Champions League | Vicente Calderon | Tue 22 Apr | 7:45pm
Like a pair of drunken sixth-formers at the Christmas ball, Atletico Madrid and Chelsea just can’t leave each other alone. The tug of love between the semi-finalists has built steadily since 2011 when Blues keeper Thibaut Courtois first joined los Colchoneros on loan; the two capital clubs now meeting in the last four of the Champions League with a handful of players with opposition ties.
ATLETICO MADRID FORM
- Atletico 2-0 Elche (Lge)
- Getafe 0-2 Atletico (Lge)
- Atletico 1-0 Barca (Cup)
- Atletico 1-0 Villarreal (Lge)
- Barca 1-1 Atletico (Cup)
- Chelsea 1-2 S'land (Lge)
- Swansea 0-1 Chelsea (Lge)
- Chelsea 2-0 PSG (Cup)
- Chelsea 3-0 Stoke (Lge)
- PSG 3-1 Chelsea (Cup)
For the sake of this analogy, midfield waddler Maniche – who has played for both clubs – is the kindly, if overweight, geek who only ventures from the corner of the dance floor to sample the Iceland-bought nibbles.
A cross between Luis Suarez’s brutal will to win and Didier Drogba’s prodigious physicality, Diego Costa sits atop Chelsea’s shopping list. With Jose Mourinho admitting to being in desperate need of a striker next season, the Brazilian-born Spaniard carries precisely the attributes so favoured of the Special One.
If the rumour mill is to be believed – something of a leap of faith, admittedly – then a £50 million bid will be enough for the 25-year-old to be plying his trade at Stamford Bridge next season, potentially with ex-Colchonero captain Fernando Torres going the other way.
Throw in Atletico boss Diego Simeone, himself briefly linked to Chelsea before Mourinho’s return last season, and Atleti midfielder Tiago, who had one inauspicious season at the Bridge in 2004/05, and there’s a familiar feeling to the two teams.
The Spanish leaders have won their previous eight games and knocked out European behemoths Barcelona. They may be underdogs, but Simeone’s side play that role better than any team in Europe.
They regularly see less of the ball than the opposition, but midfield anchor and captain Gabi, 'new Xavi' Koke and silky wide-man Arda Turan – should he be fit – counter-attack at dizzying speed.
Mourinho somehow managed to lose his 77-game unbeaten home record to, of all teams, bottom club Sunderland at the weekend, but Chelsea have suffered only three Premier League defeats since December and are fresh from that stunning comeback against PSG.
Say what you like about Mourinho teams; the Blues have a winning mentality and desire to prove their doubters wrong. Combined with a particularly fluid midfield and an improving David Luiz in front of the back four, you wouldn’t put it past them going all the way.
When the pair last met, in the 2012 UEFA Super Cup final, Atletico won 4-1 thanks to the irrepressible Radamel Falcao, another former (who knows, maybe even still current) Chelsea target who spelt the beginning of the end of Roberto Di Matteo’s spell in the dugout.
Over the next two legs, this could be a one-night stand that turns into a full-blown affair.
Key battle: Koke vs Cesar Azpilicueta
In keeping with the Spanish tradition of interiores - centre-midfielders who have a nominally wide starting position - Koke will come face-to-face with the area of Mourinho's team that has most impressed this season. With well-built full-back Branislav Ivanovic suspended for the first leg at the Vicente Calderon, Azpilicueta is likely to swap wings to the right (his natural side, don't forget) with Ashley Cole getting a rare start at left-back.
Though he may start on the right of midfield if Simeone risks the fit-again Arda Turan down the left, Koke is a natural-born creator who leads La Liga's assists table with 13 and has a panoramic passing range. Yet, the 22-year-old, who created 3 chances and scored in the second leg of the Barcelona quarter-final on the left of midfield, must ensure he retains some width, regardless of side he plays, so as to curb the attacking intent of either Azpilicueta or Cole. You feel that battle, and who keeps best control of whom, will go a long way to deciding the game's outcome.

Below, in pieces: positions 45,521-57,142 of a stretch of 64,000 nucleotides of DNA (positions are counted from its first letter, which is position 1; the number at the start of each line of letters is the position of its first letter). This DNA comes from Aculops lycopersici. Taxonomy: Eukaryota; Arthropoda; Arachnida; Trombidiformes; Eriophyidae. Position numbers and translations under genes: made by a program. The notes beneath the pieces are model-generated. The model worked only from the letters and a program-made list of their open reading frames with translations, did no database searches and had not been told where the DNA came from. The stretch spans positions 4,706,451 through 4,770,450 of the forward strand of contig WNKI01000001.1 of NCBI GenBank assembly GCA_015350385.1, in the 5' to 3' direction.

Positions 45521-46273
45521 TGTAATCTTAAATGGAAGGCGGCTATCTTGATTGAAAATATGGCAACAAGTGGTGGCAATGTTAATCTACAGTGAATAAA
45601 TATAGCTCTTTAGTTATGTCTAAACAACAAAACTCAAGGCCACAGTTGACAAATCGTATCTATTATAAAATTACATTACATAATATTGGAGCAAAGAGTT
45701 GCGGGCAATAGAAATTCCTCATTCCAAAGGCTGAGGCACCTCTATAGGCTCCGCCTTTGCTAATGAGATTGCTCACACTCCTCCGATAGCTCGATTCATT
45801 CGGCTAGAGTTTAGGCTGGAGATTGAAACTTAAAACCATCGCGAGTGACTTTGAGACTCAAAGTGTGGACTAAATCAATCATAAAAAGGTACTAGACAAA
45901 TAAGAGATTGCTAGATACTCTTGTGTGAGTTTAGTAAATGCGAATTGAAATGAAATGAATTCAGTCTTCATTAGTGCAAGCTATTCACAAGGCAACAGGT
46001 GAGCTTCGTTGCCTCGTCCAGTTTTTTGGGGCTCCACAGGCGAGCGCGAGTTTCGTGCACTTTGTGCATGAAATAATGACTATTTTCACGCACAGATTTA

A self-confessed disciplinarian who “played as if holding a knife between my teeth”, Simeone is arguably football’s hottest young coach, a title Mourinho has previously held himself. Both cut a dash in the technical area: Simeone a shock of jet black hair to Mourinho’s silver fox. Both also produce supremely effective counter-attacking units that suffocate the opposition and want the opposition to come on to them, not vice versa. It promises to be arguably the most intriguing game of this season’s competition.
Facts and figures
- Chelsea are unbeaten in their last 15 clashes with Spanish sides in the Champions League (W6 D9), their last defeat coming against Barcelona at Stamford Bridge in February 2006.
- Chelsea are unbeaten against Atletico in the CL (W1 D1); having met in the 2009/10 group stages.
- The three competitive encounters between Atletico and Chelsea have produced 13 goals.
- Atletico have won 2 of their last 3 games against English sides in European competition (L1).
- The Madrid club have travelled to England 9 times previously in European competition (excluding qualifiers); winning only 1 (at Leicester in September 1997).
- Chelsea have reached the semi-finals for the seventh time since 2003/04 (joint-highest with Barcelona).
- Chelsea have only lost 1 of their last 10 CL matches in the knockout stages (1-3 vs PSG this season).
- Thibaut Courtois has saved 82.1% of shots faced in the CL this season; Petr Cech has saved 76.7%.
- Mourinho won 3 of his 4 meetings with Simeone's Atletico in all competitions when at Real Madrid (L1).
- Demba Ba has scored in his last 3 CL games. He finds the net every 47 minutes on average this season, the best ratio of any player with more than 1 goal in the competition.
More FFT Stats Zone facts
Atleti to win, but Chelsea to get a vital away goal. 2-1.